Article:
Reprograming of Methionine Metabolism Rejuvenates Impaired Bioenergetics of Aged Myoblasts and Restores Regenerative Potential of Progeric Skeletal Muscle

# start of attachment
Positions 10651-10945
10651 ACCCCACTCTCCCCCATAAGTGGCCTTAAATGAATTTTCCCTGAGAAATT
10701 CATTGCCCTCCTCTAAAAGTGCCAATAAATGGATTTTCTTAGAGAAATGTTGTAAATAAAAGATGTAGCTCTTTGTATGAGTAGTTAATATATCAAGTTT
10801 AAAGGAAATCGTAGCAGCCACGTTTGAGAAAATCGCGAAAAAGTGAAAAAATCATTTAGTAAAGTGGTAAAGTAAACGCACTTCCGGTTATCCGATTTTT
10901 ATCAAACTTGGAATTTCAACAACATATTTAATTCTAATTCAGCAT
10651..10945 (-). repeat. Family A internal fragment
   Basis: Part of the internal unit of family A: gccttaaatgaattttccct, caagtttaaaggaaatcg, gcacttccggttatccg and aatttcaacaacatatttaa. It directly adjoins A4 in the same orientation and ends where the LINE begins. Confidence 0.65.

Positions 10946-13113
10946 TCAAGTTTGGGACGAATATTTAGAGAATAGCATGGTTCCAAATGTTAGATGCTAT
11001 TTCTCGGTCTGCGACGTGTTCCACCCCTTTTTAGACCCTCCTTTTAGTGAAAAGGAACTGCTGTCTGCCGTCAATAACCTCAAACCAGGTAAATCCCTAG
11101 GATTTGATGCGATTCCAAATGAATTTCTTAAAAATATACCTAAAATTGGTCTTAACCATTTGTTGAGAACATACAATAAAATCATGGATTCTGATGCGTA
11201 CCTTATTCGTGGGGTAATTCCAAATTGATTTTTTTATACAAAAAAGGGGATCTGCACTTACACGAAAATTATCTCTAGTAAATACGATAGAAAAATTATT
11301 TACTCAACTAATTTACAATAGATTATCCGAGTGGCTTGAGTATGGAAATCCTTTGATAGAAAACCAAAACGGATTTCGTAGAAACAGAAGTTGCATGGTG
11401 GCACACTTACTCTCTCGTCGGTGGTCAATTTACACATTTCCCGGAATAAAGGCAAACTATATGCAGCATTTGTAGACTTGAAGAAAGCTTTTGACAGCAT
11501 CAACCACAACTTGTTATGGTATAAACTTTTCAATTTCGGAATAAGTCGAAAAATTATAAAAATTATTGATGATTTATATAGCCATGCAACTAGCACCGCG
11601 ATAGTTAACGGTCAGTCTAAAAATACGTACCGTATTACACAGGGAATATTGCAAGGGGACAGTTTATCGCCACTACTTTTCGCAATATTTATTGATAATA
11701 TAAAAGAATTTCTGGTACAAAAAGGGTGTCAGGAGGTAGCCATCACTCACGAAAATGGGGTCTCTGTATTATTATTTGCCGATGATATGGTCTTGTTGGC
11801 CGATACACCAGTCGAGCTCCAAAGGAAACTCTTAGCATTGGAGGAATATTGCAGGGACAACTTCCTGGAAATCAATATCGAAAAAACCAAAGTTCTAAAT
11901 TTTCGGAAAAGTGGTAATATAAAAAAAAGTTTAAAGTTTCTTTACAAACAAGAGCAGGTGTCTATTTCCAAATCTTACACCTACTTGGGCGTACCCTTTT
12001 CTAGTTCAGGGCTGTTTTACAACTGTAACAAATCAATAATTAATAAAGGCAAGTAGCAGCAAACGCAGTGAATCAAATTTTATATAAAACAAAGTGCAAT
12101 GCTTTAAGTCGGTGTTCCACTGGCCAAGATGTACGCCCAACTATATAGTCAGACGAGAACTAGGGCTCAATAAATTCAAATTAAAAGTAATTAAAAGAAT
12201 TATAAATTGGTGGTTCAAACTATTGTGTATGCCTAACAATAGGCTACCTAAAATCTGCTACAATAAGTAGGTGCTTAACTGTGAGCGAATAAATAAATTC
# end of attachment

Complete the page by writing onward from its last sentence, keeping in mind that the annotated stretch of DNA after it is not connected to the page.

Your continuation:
Sarcopenia or muscle wasting occurs with aging and correlates with loss of metabolic function, disabilities and mortality. Here we investigated the age-related metabolic rewiring that occurs in myoblasts using in vitro and in vivo models of aging and rejuvenation. Mass spectroscopy revealed that aged skeletal muscle is afflicted with elevated methionine metabolism and taurine deficiency. Aged skeletal muscle also exhibited suppressed activity of phospho-regulated enzymes including Akt2, pyruvate dehydrogenase (PDH), and pyruvate kinase (PK), which are critical for the activation of glycolysis. Seahorse analytics revealed that senescent myoblasts are insulin resistant and generate ATP by methionine catabolism, which increased ammonium that induced reactive oxygen species, evoked DNA damage and suppressed myotube formation. Interestingly, transgenic lamin A deficient (progeroid) mice, expressing the transcription factor NANOG, exhibited marked improvements in skeletal muscle physiology including decreased p62, increased insulin sensitivity, downregulation of methionine catabolism, upregulation of glycolysis and increased taurine synthesis. In agreement, human myoblasts from older adults catabolized methionine to produce ATP with concurrent ammonium generation. Notably, taurine administration also restored insulin sensitivity and glycolysis, suppressed methionine catabolism, and restored the ability of myoblasts to differentiate into striated skeletal muscle capable of synchronized contraction. Our investigation links metabolic reprogramming to skeletal muscle aging and rejuvenation and provides possible means for addressing sarcopenia, one of the most important causes of functional decline in older adults.